Could the minister please guarantee that this individual did not take part in any election or campaign related activities while on these trips?

Canadian Heritage
Oral Question Period

2:35 p.m.

Jeanne-Le Ber
Québec

Liberal

Liza Frulla Minister of Canadian Heritage and Minister responsible for Status of Women

Mr. Speaker, the expenses are on the website, so everything is very transparent. I do assume that if those trips were done, they were done within the job.

Canadian Heritage
Oral Question Period

2:35 p.m.

Conservative

Tom Lukiwski Regina—Lumsden—Lake Centre, SK

Mr. Speaker, let us focus on the last trip this individual took. He went to the minister's riding for the election day. He returned to Ottawa the day after the election, again at taxpayers' expense.

Could the minister please explain what ministerial duties this individual performed on election day other than attending an election night party?

Canadian Heritage
Oral Question Period

2:35 p.m.

Jeanne-Le Ber
Québec

Liberal

Liza Frulla Minister of Canadian Heritage and Minister responsible for Status of Women

Again, Mr. Speaker, if the hon. opponent knows about the trips, it is because that is posted on the website. If it is posted on the website, it is transparent. If it is transparent, everything is okay and he did it within his job.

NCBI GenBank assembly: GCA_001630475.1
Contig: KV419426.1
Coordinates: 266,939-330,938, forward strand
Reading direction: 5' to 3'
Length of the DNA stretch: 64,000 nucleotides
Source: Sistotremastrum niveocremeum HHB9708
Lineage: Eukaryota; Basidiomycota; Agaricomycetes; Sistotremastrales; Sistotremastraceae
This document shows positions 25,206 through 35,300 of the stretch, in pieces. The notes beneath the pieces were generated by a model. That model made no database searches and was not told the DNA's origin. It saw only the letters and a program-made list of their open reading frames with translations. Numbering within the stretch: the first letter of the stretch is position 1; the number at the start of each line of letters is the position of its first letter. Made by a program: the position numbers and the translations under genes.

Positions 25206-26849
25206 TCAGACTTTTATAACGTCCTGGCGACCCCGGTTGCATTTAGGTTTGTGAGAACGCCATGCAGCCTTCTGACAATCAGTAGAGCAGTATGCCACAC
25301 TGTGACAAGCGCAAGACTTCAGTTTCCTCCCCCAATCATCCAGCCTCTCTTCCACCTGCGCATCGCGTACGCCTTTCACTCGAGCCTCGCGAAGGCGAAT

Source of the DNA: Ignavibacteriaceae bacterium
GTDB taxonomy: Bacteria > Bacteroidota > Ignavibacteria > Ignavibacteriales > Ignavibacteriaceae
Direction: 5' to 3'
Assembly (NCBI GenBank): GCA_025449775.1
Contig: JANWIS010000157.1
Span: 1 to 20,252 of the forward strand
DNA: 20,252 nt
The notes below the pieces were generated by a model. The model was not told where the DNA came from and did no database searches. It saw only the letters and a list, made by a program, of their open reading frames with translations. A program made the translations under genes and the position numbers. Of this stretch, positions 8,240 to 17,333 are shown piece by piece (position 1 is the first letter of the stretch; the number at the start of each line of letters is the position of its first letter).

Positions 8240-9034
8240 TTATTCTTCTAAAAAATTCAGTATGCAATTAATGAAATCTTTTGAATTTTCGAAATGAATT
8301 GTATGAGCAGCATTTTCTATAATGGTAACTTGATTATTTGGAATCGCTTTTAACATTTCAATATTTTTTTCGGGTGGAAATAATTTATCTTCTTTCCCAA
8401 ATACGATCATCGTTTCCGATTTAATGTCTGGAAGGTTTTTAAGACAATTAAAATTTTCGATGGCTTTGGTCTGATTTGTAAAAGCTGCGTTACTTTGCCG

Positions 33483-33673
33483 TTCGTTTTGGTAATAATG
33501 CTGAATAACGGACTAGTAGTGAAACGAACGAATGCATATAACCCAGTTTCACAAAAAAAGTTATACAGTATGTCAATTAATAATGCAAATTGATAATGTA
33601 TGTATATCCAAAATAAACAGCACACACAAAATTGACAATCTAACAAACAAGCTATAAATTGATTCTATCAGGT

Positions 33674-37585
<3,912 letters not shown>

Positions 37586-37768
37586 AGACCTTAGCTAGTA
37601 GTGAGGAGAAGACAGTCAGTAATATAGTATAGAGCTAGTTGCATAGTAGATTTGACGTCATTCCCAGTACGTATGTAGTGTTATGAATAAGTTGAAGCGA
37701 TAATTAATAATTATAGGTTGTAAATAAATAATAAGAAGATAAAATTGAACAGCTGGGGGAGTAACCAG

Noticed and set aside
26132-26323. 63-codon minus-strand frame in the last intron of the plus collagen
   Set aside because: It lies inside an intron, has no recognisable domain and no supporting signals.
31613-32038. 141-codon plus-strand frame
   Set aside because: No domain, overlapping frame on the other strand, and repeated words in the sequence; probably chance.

Government Appointments
Oral Question Period

October 14th, 2004 / 2:35 p.m.

Conservative

Bev Oda Clarington—Scugog—Uxbridge, ON

Mr. Speaker, the government promised taxpayers transparency and the end of patronage appointments. During the election, the Prime Minister promised parliamentary review of government appointments.

There are three CRTC commissioners whose terms expire shortly, two of them within 17 days. Could the heritage minister commit to fulfilling the Prime Minister's promise and ensure that appointments to the CRTC will be first presented to this House for review?

Government Appointments
Oral Question Period

2:40 p.m.

Jeanne-Le Ber
Québec

Liberal

Liza Frulla Minister of Canadian Heritage and Minister responsible for Status of Women

Mr. Speaker, as I said to my distinguished opponent, all the nominations will be made in a transparent process. But all the nominations will be made and we will assure ourselves that we will have the best people there to accomplish their jobs at the CRTC, at the broadcasting company and everywhere. We promise.